Ao-chan Can’t Study! – 01 (First Impressions) – Please Value Yourself More!

In this half-length rom-com, Love isn’t War, but it is an unknown concept to Horie Ao. She hates men, whom she views as rabid demon animals who will fill any hole, and needs neither friends nor her youth. She just wants to study hard enough to go to a university far away from home.

Why is she so uptight about guys and desperate to escape her family? Her (tiny!) father is renowned as the “Pleasure Master,” famous author of erotic fiction, and her home is known as the “House of Lewd”. I kinda feel bad for anyone who has to serve her dad pudding shaped and colored like a boob.

Ao’s classmate male Kijima keeps approaching her to talk, and seems friendly, but she suspects he’s just like the others, a rabid animal hiding their true slobbering face. But when she resolves to tell him she hates him and wants him to stop talking to her, she finds out that things aren’t so simple.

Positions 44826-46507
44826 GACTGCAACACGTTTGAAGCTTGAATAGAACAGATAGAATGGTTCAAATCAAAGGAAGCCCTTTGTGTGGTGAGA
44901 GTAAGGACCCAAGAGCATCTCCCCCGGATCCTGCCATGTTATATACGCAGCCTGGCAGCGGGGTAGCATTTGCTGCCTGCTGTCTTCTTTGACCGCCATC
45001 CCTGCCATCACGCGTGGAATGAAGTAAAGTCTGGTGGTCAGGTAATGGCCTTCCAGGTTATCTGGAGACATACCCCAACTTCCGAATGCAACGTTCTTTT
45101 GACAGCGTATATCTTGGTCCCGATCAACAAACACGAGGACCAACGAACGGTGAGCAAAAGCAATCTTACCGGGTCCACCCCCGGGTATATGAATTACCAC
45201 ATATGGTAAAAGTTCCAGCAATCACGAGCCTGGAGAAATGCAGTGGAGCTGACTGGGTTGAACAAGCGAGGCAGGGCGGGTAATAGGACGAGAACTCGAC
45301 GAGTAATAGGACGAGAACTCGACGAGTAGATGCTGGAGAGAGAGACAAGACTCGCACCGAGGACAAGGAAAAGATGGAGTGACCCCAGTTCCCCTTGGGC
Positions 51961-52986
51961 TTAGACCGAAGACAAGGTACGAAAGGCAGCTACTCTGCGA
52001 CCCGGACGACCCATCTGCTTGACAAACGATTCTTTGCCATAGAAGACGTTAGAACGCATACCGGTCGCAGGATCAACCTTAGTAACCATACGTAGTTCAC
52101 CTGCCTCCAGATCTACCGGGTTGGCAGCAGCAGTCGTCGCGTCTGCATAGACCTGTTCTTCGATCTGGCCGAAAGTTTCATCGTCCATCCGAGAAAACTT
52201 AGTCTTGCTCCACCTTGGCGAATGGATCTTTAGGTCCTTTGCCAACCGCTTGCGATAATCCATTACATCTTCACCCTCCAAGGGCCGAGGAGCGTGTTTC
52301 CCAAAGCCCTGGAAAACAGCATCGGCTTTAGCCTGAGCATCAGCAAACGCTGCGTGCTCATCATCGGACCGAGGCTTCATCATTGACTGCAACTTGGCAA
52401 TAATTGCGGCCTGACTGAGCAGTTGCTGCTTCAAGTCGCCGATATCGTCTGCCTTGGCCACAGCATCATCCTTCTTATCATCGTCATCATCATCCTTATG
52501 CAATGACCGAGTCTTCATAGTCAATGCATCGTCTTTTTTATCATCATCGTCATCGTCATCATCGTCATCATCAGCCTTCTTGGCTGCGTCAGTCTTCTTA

This results in a ridiculous scenario in which she is asked to deliver his uniform to the nurse’s office, and her dad somehow teleports in and lifts up her shirt with a fishing pole, which is pretty dumb! And since Dad’s so small Kijima doesn’t notice (?) and thinks Ao is throwing herself at him. He covers her up, telling her to value herself more, then confesses that he’s in love with her, leaving Ao stunned and with no idea how to begin to respond.

Ao’s dad may be a lecherous little creep, but she needs to learn that not every member of the opposite sex is quite that bad, and there is already evidence Kijima is nothing like the sex-crazed animal she imagined. Perhaps interacting with him on a more consistent basis is the first step towards a healthier approach to social interaction.